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Corn Exchange - The Vagina Monologues

27th to 28th February 2004.

From the Newbury Weekly News.

Unmentionable entertainment

The Vagina Monologues, at The Corn Exchange, on Friday, February 27 and Saturday, February 28

A friend announced: "I'm not using coy phrases, I'm going to say straight out to the doctor: 'I've got trouble with my vagina.'" She returned, mortified: "You know what? I said 'I've got a problem down below.'"

Stupid isn't it? Why do we shy away from that word, when all it sounds like is a name for an elderly aunt?

So, there I was in a Corn Exchange bursting with women. Some girls brought their boyfriends along - on a learning curve, perhaps?

We were out to lose our inhibitions with Linda Robson, Ellen Thomas and Sophie Dix, who in turn read The Vagina Monologues, written by Eve Ensler and based on interviews with 200 women. Interviews including such bizarre questions as 'If your vagina got dressed, what would it wear?' Something to think about while waiting for the potatoes to boil.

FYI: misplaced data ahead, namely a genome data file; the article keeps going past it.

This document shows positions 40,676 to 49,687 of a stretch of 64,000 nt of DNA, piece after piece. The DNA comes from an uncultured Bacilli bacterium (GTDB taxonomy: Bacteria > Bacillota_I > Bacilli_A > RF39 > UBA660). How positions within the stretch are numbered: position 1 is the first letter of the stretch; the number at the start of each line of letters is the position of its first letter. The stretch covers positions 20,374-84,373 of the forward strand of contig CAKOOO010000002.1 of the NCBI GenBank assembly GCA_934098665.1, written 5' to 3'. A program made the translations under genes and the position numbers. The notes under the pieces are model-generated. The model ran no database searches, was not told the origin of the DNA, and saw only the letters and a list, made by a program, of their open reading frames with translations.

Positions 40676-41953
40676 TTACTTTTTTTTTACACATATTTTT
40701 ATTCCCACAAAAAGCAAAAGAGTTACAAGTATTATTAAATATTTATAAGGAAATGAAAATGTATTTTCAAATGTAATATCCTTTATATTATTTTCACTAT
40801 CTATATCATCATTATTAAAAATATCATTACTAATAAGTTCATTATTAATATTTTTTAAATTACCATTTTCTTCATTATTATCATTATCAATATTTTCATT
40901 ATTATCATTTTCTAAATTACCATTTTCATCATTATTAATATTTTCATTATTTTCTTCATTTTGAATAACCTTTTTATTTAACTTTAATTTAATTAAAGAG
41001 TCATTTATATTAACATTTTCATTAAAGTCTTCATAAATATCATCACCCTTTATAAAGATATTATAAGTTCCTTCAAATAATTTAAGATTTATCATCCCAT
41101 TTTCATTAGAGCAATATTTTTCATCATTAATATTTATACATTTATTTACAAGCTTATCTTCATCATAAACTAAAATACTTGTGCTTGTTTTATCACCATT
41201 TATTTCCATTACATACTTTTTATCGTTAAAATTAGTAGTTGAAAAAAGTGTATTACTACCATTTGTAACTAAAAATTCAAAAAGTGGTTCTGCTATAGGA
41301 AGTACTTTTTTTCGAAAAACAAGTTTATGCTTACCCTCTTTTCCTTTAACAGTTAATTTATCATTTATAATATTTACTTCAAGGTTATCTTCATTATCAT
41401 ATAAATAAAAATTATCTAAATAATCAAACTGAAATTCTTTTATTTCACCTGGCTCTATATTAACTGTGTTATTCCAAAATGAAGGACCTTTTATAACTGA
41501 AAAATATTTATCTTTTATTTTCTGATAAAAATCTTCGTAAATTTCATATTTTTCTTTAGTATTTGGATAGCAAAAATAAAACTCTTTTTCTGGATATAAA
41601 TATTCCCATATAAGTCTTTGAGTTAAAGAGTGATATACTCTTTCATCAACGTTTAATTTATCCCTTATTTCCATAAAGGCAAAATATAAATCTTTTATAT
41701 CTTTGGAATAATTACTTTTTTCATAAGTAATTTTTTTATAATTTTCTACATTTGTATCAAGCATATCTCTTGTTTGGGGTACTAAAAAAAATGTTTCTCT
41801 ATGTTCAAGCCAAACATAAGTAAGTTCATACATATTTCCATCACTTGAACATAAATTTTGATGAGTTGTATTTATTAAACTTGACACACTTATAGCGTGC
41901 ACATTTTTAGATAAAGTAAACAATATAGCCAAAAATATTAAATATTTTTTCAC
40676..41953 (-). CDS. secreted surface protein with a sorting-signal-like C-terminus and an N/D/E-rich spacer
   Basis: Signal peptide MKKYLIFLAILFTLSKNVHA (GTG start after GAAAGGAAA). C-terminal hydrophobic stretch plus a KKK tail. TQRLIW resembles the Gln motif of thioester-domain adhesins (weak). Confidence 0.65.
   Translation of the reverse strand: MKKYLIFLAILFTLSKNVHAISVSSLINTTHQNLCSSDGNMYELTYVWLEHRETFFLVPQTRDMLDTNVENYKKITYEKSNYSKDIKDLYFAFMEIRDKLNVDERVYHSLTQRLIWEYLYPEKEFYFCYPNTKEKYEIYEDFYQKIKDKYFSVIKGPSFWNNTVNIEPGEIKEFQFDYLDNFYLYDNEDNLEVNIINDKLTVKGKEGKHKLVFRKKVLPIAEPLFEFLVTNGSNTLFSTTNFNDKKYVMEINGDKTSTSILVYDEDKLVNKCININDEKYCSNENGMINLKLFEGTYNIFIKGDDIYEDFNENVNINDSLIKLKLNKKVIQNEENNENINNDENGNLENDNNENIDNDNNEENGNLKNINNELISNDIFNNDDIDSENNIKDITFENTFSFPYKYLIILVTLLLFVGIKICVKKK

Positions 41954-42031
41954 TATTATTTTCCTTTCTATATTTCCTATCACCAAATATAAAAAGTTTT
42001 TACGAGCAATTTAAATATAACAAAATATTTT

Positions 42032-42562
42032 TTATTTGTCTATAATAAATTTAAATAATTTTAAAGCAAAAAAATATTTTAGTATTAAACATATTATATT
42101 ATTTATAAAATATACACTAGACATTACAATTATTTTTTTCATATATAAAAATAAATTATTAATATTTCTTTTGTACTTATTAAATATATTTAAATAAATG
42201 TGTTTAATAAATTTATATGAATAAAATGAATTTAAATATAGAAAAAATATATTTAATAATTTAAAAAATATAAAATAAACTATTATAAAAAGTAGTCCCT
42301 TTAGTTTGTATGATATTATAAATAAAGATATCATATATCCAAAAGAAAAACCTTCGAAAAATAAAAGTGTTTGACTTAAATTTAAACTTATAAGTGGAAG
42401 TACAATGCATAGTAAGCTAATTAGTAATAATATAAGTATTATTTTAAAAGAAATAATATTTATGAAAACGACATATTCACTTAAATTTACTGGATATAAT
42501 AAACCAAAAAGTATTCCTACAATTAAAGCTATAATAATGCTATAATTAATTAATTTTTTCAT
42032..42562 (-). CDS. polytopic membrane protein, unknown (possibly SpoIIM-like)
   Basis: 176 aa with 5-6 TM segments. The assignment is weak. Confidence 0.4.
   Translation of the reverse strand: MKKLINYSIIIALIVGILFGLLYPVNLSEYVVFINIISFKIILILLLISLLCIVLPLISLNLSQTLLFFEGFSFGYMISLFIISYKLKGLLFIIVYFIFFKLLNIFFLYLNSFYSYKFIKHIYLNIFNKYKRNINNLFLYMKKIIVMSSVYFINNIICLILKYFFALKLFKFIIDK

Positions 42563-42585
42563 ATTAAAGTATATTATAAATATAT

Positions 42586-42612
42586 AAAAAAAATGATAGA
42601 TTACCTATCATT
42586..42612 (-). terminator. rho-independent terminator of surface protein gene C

Word of the evening was, of course, vagina, high, wide and handsome, though most of the audience enthusiastically shouted 'penis' on hearing that the clitoris contains twice as many nerve fibres as that organ. (Look it is medical fact NWN guardians!)

Interspersed between fascinating information including alternative names for the vagina (including 'Where's Brian?'), was the serious message about 'brave, gorgeous women' worldwide who suffer from abuse such as genital mutilation and rape. The producers of The Vagina Monologues donate a percentage of the ticket sales to local women's charities.

Ellen Thomas and Sophie Dix - a young Joyce Grenfell - barely glanced at the pages and their words were full of life, fun and emotion.

Linda Robson's reading was not so fluent, though her down-to-earth asides were great and she could be forgiven anything for her simulation of a fantastic, over-the-rainbow, groaning, moaning, shrieking orgasm ending: "It's like that every night in our house - I wish!"

Last on the programme was Sophie Dix's I was there, relating the emotion of being present at a birth which ended with the vagina, always the star of that event, becoming 'a wide operatic mouth singing with all its strength'.

Extraordinarily, there was some laughter throughout this poignant, strong reading - possibly from those many ill-mannered people who turned up late for this hugely enjoyable, vibrant evening.